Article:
Abstract

We examined serial pattern retention in rats focusing on retention for a single pattern element that violated pattern structure. Violation elements were targeted because they are typically unusually difficult to learn, contrasting with rule-learning in the structured pattern. They are also sensitive to selective manipulation of central neurotransmitter and plasticity systems. Adult male and female rats were trained in a serial multiple choice task to perform nosepoke responses for water in receptacles mounted on the 8 walls of an octagonal chamber. Rats learned to nosepoke in the pattern, 123-234-345-456-567-678-781-818, where digits represent the clockwise position of successive correct receptacles, dashes indicate brief pauses, and the final “violation element” is inconsistent with pattern structure. Rats were trained twice to an 85% correct criterion on the violation element prior to testing after 4-week and 2-week retention intervals, respectively. After each retention interval, rats received a 1-day 10-pattern retention test on the same pattern. Results indicated that rats had approximately 57% retention of the violation element after 2 weeks and 28% retention after 4 weeks. Sex differences were not significant. The results indicate that serial pattern memory, particularly violation element memory, can be assessed by characterizing forgetting curves using traditional methods.

Modified Abstract

We examined serial pattern retention in rats focusing on retention for a single pattern element that violated pattern structure. Violation elements were targeted because they are typically unusually difficult to learn, contrasting with rule-learning in the structured pattern. Rats learned to nosepoke in the pattern, 123-234-345-456-567-678-781-818, where the final “violation element” is inconsistent with pattern structure. Rats were trained twice to an 85% correct criterion on the violation element prior to testing after 4-week and 2-week retention intervals, respectively. After each retention interval, rats received a 1-day 10-pattern retention test on the same pattern. Results indicated that rats had approximately 57% retention after 2 weeks and 28% retention after 4 weeks. The results indicate that serial pattern memory can be assessed by characterizing forgetting curves.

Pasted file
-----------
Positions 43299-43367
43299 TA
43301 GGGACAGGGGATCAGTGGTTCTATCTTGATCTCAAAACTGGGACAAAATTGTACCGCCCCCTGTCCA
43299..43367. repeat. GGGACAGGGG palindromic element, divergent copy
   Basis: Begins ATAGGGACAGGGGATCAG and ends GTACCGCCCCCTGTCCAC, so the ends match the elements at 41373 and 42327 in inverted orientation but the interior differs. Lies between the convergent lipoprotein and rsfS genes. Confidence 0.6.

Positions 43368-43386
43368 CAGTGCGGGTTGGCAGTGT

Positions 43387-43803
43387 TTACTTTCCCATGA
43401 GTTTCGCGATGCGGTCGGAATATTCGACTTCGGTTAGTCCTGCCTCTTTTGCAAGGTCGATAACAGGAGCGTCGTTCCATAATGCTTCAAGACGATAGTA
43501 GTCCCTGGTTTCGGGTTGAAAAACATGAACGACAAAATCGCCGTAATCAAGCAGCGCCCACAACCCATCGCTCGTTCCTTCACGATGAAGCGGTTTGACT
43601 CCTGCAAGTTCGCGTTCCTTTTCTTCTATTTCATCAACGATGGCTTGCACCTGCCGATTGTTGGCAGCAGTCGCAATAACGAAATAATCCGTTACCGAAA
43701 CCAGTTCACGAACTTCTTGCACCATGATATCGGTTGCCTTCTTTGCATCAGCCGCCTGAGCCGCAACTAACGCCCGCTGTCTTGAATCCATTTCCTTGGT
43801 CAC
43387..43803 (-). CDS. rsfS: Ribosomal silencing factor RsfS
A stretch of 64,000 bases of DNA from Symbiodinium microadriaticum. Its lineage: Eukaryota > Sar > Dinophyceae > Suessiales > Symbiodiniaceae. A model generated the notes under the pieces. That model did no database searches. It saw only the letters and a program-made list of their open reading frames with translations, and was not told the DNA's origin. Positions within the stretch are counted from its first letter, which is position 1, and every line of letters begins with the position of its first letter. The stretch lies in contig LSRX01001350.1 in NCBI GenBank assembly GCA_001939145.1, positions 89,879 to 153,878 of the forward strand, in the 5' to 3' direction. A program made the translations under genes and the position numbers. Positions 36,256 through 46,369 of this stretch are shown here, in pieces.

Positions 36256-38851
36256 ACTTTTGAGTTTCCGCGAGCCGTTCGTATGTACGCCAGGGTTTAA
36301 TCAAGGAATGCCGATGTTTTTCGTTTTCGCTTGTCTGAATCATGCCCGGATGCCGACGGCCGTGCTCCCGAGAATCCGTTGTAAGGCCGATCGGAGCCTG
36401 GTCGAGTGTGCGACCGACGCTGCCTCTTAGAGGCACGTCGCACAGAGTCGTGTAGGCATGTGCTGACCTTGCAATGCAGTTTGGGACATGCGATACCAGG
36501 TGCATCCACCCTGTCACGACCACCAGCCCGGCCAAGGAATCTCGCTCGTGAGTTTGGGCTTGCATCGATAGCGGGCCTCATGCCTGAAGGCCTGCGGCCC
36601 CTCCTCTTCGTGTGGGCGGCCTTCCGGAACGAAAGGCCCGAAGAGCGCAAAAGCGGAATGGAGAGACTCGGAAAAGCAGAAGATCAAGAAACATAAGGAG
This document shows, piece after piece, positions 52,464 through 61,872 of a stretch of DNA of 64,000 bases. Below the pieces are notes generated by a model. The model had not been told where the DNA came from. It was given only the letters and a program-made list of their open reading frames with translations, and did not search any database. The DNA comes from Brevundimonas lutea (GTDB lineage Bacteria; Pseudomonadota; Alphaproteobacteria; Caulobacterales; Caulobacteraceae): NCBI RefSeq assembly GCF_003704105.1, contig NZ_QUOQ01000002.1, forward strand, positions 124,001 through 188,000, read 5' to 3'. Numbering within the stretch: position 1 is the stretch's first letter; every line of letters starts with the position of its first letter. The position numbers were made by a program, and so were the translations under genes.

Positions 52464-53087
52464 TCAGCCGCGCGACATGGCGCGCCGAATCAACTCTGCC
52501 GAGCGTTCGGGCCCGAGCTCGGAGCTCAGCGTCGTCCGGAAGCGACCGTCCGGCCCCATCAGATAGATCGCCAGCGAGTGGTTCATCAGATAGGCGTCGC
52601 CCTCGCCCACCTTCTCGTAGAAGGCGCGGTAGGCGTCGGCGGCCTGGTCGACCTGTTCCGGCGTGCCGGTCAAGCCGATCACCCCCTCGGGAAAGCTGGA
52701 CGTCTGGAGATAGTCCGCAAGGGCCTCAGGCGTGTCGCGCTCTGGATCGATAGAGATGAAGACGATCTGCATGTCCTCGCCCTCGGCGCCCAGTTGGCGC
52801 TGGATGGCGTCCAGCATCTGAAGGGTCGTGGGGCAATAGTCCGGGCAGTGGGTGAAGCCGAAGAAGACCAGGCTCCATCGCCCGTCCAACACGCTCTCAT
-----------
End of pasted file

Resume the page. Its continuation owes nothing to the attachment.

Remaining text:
Research Category

Psychology

Primary Author's Major

Psychology

Mentor #1 Information

Ms. Jessica Sharp

Mentor #2 Information

Ms. Megan E Miller

Mentor #3 Information

Dr. Stephan B Fountain

Presentation Format

Poster

Start Date

21-3-2017 1:00 PM

Research Area

Biological Psychology | Psychology

Share

COinS
 
Mar 21st, 1:00 PM

Serial Pattern Retention in Male and Female Rats: Forgetting Curves for an Element that Violates Pattern Structure

We examined serial pattern retention in rats focusing on retention for a single pattern element that violated pattern structure. Violation elements were targeted because they are typically unusually difficult to learn, contrasting with rule-learning in the structured pattern. They are also sensitive to selective manipulation of central neurotransmitter and plasticity systems. Adult male and female rats were trained in a serial multiple choice task to perform nosepoke responses for water in receptacles mounted on the 8 walls of an octagonal chamber. Rats learned to nosepoke in the pattern, 123-234-345-456-567-678-781-818, where digits represent the clockwise position of successive correct receptacles, dashes indicate brief pauses, and the final “violation element” is inconsistent with pattern structure. Rats were trained twice to an 85% correct criterion on the violation element prior to testing after 4-week and 2-week retention intervals, respectively. After each retention interval, rats received a 1-day 10-pattern retention test on the same pattern. Results indicated that rats had approximately 57% retention of the violation element after 2 weeks and 28% retention after 4 weeks. Sex differences were not significant. The results indicate that serial pattern memory, particularly violation element memory, can be assessed by characterizing forgetting curves using traditional methods.